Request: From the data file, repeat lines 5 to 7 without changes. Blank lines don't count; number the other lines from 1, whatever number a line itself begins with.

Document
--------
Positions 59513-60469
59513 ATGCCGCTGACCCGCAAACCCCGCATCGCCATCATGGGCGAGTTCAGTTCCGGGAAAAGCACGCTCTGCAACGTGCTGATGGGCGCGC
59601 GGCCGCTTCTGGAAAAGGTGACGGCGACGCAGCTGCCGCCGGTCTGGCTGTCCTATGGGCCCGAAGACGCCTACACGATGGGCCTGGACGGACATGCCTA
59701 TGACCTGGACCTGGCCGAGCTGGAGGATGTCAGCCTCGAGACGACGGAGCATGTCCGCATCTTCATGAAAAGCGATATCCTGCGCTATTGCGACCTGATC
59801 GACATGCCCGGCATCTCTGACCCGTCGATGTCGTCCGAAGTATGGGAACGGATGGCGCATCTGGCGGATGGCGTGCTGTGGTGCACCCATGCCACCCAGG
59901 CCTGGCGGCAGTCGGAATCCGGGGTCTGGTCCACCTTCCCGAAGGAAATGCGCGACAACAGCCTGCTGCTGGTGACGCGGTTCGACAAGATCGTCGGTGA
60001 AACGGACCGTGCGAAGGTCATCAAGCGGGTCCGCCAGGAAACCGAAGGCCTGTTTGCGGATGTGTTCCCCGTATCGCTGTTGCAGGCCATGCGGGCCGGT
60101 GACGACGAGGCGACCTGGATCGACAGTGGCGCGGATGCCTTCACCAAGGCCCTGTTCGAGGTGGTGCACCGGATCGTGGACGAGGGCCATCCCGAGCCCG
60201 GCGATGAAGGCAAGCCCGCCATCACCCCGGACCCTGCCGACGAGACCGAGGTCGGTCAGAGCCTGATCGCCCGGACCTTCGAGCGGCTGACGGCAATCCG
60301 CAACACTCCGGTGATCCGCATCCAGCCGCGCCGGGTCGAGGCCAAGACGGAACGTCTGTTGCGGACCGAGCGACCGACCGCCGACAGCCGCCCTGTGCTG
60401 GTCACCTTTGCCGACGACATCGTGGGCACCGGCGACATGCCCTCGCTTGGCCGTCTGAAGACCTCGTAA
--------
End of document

59801 GACATGCCCGGCATCTCTGACCCGTCGATGTCGTCCGAAGTATGGGAACGGATGGCGCATCTGGCGGATGGCGTGCTGTGGTGCACCCATGCCACCCAGG
59901 CCTGGCGGCAGTCGGAATCCGGGGTCTGGTCCACCTTCCCGAAGGAAATGCGCGACAACAGCCTGCTGCTGGTGACGCGGTTCGACAAGATCGTCGGTGA
60001 AACGGACCGTGCGAAGGTCATCAAGCGGGTCCGCCAGGAAACCGAAGGCCTGTTTGCGGATGTGTTCCCCGTATCGCTGTTGCAGGCCATGCGGGCCGGT